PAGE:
extreme environmental conditions. It must be noted that the unsporulated oocysts are non-infectious, while sporulated oocysts are infectious. Being an enteric parasite, Eimeria is transmitted by the faecal oral route. Raising turkeys at high density in intense turkey production facilities favours faecal oral transmission of Eimeria species. A naïve turkey ingesting a sporulated oocyst becomes infected and both merogony (asexual reproduction) and gametogony (sexual reproduction) occurs in the intestinal tract of the host. Thus, the life cycle of Eimeria occurs both inside and outside the host.

The turkey industry follows several intervention strategies to control coccidiosis (Figure 9) and inclusion of the anticoccidial drugs in the feed is a common practice. Antibiotic free (ABF), raised without antibiotics (RWA), no antibiotics ever (NAE)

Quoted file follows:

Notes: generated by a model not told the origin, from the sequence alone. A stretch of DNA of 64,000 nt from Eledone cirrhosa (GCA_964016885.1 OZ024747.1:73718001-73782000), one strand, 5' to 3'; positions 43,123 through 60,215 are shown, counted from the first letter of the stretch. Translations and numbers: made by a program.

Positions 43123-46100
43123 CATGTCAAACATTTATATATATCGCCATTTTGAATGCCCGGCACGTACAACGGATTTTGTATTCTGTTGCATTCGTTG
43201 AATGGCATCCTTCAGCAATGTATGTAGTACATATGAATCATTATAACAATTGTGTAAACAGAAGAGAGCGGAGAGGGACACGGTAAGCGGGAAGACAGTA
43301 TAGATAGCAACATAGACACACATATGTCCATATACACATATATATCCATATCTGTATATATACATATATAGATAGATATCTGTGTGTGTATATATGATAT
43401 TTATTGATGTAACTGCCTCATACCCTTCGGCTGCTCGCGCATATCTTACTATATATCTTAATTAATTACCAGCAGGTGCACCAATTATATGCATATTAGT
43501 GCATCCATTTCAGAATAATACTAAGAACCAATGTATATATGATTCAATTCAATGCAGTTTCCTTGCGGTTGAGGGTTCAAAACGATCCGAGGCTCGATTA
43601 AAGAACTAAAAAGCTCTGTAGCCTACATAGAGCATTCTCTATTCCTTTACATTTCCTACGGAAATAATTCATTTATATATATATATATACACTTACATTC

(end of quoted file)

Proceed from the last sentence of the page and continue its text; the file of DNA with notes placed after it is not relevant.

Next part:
and organic turkeys follow coccidiosis control methods as per their specific criteria.

Synthetic compounds/chemicals. Synthetic compounds/ chemicals are drugs produced by chemical synthesis. These compounds are administered in feed to control coccidiosis. Each synthetic product has a unique mode of action and interferes with the parasitic metabolism. The efficacy of the synthetic compounds/chemicals varies between the products. Prolonged and extensive use of synthetic compounds chemicals may result in development of multi-drug resistance strains of Eimeria in the field.

Ionophores. Ionophores are polyether antimicrobials produced by fermentation. Ionophores interfere with the ionic flow in the cell membrane and affects the permeability of Eimeria species. In the United States, ionophores are considered as antibiotics. Thus, any production system claiming with no antibiotics usage cannot use ionophores. Due to prolific use of ionophore products, drug resistant Eimeria strains have evolved.

Natural alternative products. The mode of action of natural or phytogenic alternative supplements varies between different products. Due to increasing concerns about drug resistant Eimeria strains, there is a growing interest to use natural alternative products in supplementing coccidiosis control programs.